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Ancient Egyptian jewelry came from outer space, say scientists

An analysis of beads discovered in a 5,000-year-old Egyptian tomb reveals their surprising origins, say archaeologists. 

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Unlike softer and more pliable metals like gold and copper, working with solid iron required the invention of blacksmithing, which involves repeatedly heating metals to red-hot temperatures and hammering them into shape.

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"It's a much more elaborate operation and one that we assumed was only invented and developed in the Iron Age, which started maybe 3,000 years ago — not 5,000 years ago," Rehren said.  

The researchers suggest the iron meteorites were heated and hammered into thin sheets, and then woven around wooden sticks to create 0.8-inch-long (2 centimeters), tube-shaped beads. Other stones found in the same tomb displayed more traditional stone-working techniques, such as carving and drilling.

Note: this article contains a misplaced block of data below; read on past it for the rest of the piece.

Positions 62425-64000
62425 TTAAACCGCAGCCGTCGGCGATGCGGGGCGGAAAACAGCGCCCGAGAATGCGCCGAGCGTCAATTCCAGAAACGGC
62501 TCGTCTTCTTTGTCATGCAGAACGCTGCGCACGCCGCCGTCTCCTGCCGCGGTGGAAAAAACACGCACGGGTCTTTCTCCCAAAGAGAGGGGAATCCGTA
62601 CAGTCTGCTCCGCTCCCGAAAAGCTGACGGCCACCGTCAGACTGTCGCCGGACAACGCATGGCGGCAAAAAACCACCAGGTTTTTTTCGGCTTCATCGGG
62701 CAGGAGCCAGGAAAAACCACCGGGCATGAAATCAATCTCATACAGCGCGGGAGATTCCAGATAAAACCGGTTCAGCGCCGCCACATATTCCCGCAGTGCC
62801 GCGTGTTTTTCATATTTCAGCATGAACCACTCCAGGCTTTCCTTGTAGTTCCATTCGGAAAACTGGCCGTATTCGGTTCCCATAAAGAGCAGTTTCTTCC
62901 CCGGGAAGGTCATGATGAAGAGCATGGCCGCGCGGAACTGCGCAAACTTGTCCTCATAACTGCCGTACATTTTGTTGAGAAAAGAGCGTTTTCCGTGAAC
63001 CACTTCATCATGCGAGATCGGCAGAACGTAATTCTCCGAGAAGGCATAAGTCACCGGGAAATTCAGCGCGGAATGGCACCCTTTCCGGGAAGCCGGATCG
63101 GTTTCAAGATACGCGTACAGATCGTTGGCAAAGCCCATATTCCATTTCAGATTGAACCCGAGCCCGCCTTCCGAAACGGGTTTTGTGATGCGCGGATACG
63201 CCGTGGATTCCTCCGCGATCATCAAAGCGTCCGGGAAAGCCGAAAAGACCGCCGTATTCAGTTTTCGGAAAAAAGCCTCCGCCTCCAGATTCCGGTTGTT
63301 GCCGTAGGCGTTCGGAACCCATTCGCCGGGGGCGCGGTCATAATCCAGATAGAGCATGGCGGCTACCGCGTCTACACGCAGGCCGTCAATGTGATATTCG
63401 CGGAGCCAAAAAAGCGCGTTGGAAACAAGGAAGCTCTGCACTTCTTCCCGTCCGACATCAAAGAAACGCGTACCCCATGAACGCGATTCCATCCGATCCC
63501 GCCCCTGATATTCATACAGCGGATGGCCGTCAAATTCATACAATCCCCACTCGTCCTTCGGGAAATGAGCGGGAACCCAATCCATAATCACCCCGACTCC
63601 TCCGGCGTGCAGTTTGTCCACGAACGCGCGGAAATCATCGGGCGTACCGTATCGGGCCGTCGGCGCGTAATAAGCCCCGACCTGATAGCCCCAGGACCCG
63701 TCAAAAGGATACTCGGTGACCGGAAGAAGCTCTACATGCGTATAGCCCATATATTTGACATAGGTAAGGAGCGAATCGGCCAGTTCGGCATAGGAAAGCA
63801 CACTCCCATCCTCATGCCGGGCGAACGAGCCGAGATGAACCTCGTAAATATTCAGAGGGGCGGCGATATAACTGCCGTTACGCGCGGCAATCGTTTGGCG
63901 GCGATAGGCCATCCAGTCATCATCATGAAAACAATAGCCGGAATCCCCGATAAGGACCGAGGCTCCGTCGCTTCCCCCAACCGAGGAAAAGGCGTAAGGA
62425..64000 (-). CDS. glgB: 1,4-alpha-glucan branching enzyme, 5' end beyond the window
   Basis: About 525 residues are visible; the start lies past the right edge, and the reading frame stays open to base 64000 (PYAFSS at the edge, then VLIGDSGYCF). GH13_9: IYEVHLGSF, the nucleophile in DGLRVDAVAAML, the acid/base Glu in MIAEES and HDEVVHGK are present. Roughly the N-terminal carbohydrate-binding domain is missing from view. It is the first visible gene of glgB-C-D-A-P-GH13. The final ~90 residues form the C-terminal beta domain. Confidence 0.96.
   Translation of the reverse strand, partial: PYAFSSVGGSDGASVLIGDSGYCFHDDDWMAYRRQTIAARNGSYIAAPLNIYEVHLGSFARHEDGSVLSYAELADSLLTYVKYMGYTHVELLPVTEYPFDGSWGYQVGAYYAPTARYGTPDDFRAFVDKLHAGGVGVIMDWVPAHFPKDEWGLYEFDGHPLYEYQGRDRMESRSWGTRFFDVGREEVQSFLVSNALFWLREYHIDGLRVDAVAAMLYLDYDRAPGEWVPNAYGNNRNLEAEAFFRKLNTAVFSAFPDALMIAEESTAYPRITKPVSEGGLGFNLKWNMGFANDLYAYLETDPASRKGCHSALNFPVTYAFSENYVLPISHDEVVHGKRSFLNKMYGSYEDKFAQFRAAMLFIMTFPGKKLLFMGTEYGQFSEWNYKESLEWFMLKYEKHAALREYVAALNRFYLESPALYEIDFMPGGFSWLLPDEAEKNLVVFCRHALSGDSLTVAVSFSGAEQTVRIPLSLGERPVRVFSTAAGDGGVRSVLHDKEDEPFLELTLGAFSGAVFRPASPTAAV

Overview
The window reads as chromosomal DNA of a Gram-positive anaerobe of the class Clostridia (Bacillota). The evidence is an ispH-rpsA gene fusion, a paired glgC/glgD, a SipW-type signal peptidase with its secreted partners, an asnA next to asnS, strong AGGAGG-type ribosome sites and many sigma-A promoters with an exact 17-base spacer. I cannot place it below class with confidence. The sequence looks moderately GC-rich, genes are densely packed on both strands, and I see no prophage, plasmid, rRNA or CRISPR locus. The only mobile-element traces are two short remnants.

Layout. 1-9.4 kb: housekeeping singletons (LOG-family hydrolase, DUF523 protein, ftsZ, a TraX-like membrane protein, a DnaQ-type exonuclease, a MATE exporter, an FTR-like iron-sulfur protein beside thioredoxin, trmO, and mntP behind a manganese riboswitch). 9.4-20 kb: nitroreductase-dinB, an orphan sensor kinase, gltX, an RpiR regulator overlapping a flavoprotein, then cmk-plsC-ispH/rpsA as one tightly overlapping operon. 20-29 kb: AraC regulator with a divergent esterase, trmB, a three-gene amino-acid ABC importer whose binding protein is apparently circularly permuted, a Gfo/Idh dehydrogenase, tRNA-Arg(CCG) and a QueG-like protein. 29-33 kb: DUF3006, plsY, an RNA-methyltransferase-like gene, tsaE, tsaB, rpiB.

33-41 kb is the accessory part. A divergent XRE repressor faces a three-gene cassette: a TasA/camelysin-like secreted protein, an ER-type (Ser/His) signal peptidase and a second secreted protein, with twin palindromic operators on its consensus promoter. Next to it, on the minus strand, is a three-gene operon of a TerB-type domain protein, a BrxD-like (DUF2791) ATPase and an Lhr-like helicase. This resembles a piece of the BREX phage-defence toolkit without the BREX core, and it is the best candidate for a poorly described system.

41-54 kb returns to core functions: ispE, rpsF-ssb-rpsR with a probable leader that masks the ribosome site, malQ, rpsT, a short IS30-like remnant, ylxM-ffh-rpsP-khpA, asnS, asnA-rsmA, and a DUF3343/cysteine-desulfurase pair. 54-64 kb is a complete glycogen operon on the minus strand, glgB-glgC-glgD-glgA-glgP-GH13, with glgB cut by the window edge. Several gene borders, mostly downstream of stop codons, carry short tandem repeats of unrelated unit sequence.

"This shows that these people, at this early age, were capable of blacksmithing," Rehren said. "It shows a pretty advanced skill with this difficult material. It might not have been on large scales, but by the time of the Iron Age, they had about 2,000 years of experience working with meteoritic iron."

This is not the first time beads from this Egyptian tomb have been linked to the cosmos. Earlier this year, in May, researchers at the Open University and University of Manchester published a paper in the journal Meteoritics and Planetary Science about the celestial origins of the ancient beads.

Other researchers have identified different artifacts that also have space origins. Last year, German scientists discovered a Buddha statue that was carved from a meteorite between the eighth and 10th centuries.

The detailed findings of the new study were published online today (Aug. 19) in the Journal of Archaeological Science.

Follow Denise Chow on Twitter @denisechow. Follow LiveScience @livescience, Facebook & Google+. Original article on LiveScience.

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